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Oakley

Church of the Holy Name, Oakley

Oakley's origins stretch back to the once-thriving iron industry, when the village, sitting on the A907 to Dunfermline, could boast several blast furnaces.

Oakley Iron Works were established in 1848 but had a fairly brief life, although employing hundreds until closure in 1869.

One hundred and eighty-feet stacks towered from the works and the six furnaces, with the engine house being a particularly fine sandstone building.

The Oakley Colliery Company worked coal and ironstone between Oakley and Saline, but the venture was not viable because of the depth and faulting of the seams.

By the end of the same century, coal mining began at Kinneddar, continuing until the 1930s. When operations ended there, many locals found work at the nearby Comrie mine.

With the decline of the Lanarkshire coalfield in the late 1940s, a large number of miners moved to Fife, a reminder being the outstanding Church of the Holy Name, built to the south of Oakley in the mid- 1950s.

It is a listed building with fine stained glass windows by Gabriel Loir from Chartres. Visitors can park in the church grounds.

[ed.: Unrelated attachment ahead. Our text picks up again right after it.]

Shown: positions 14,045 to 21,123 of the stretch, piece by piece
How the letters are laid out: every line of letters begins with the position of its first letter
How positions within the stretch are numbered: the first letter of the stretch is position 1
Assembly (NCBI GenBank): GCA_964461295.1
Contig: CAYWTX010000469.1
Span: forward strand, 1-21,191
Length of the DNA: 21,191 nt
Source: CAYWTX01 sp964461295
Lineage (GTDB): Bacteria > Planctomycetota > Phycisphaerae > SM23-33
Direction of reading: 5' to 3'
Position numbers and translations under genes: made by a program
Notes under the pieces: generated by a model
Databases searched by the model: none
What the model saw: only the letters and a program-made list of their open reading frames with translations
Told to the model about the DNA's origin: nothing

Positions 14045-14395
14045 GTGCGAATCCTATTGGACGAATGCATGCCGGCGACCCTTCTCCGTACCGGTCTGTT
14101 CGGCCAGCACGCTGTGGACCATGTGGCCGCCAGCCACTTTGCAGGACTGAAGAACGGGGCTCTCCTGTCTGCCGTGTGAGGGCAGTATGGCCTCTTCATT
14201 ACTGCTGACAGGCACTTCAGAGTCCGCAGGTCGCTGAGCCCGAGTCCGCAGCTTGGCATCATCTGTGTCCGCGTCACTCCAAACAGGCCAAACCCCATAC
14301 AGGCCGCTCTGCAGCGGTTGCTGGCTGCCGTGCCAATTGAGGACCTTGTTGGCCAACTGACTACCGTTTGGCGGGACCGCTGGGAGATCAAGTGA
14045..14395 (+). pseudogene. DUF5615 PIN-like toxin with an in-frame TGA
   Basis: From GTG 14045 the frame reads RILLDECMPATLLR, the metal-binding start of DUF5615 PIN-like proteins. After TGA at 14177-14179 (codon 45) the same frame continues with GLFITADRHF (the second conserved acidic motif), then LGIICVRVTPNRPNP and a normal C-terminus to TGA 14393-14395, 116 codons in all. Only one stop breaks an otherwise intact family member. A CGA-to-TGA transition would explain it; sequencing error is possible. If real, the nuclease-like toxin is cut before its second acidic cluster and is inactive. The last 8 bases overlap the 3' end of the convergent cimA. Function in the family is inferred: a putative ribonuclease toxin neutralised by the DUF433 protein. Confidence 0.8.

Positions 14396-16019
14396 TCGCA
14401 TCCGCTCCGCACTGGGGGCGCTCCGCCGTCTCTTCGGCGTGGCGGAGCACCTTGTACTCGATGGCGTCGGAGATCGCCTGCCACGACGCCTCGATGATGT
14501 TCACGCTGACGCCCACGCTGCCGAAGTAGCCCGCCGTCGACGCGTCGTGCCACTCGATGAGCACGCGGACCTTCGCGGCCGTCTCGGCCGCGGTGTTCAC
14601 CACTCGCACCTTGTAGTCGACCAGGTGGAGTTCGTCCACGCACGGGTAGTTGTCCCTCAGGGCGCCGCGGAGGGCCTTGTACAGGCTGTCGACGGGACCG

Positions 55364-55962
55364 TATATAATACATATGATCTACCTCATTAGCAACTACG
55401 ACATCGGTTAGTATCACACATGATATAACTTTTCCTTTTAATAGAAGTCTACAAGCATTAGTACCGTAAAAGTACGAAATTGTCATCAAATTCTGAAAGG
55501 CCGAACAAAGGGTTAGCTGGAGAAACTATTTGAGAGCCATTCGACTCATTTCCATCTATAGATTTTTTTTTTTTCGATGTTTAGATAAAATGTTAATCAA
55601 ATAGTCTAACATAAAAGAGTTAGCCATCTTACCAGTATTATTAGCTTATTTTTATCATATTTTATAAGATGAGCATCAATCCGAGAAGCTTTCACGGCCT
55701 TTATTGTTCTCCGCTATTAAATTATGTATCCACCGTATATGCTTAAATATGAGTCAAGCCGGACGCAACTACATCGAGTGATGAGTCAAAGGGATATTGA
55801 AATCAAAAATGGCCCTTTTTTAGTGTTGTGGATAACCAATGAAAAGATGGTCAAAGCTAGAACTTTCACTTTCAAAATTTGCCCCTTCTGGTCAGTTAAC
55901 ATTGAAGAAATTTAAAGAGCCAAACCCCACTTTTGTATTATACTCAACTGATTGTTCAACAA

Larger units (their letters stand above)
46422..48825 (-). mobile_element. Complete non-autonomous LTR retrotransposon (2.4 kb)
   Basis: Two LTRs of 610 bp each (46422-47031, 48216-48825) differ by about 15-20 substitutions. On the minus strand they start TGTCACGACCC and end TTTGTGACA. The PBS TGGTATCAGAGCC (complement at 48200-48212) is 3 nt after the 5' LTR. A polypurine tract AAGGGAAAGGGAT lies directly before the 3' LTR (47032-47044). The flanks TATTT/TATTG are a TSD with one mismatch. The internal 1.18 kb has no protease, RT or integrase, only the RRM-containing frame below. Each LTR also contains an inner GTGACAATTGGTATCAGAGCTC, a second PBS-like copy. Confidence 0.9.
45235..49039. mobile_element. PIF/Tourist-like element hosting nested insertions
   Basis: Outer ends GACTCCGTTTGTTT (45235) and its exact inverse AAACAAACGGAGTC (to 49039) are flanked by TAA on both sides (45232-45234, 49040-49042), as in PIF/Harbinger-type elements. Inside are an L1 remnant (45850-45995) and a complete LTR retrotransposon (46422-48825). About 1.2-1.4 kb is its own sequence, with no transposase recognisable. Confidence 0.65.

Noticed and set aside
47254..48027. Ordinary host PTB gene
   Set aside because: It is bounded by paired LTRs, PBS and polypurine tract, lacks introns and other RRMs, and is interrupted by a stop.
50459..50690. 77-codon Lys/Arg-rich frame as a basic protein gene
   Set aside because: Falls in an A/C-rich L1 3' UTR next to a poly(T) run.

Funding for the church was donated by the Smith-Sligo family, but it was not built immediately, because of a dispute over where it should be sited.

However, when it was constructed it was consecrated immediately, which was quite Oakley Bowling Clubunusual at the time, because it had no debt.

Inzievar Woods welcome visitors and access has been improved. Jules Verne once visited the original estate house, now converted to private houses.

A community company, Scottish Woods, is based on the eastern part of the estate.
The woods are linked to the Millennium Cycleway via paths through the grounds of Holy Name Church.

There is little trace of the mining industry in the village today, but it is still an active place with its community centre, Blairwood Park, folly (Blair Tower) and Holy Name and Inzievar Primary Schools.

 

 
 
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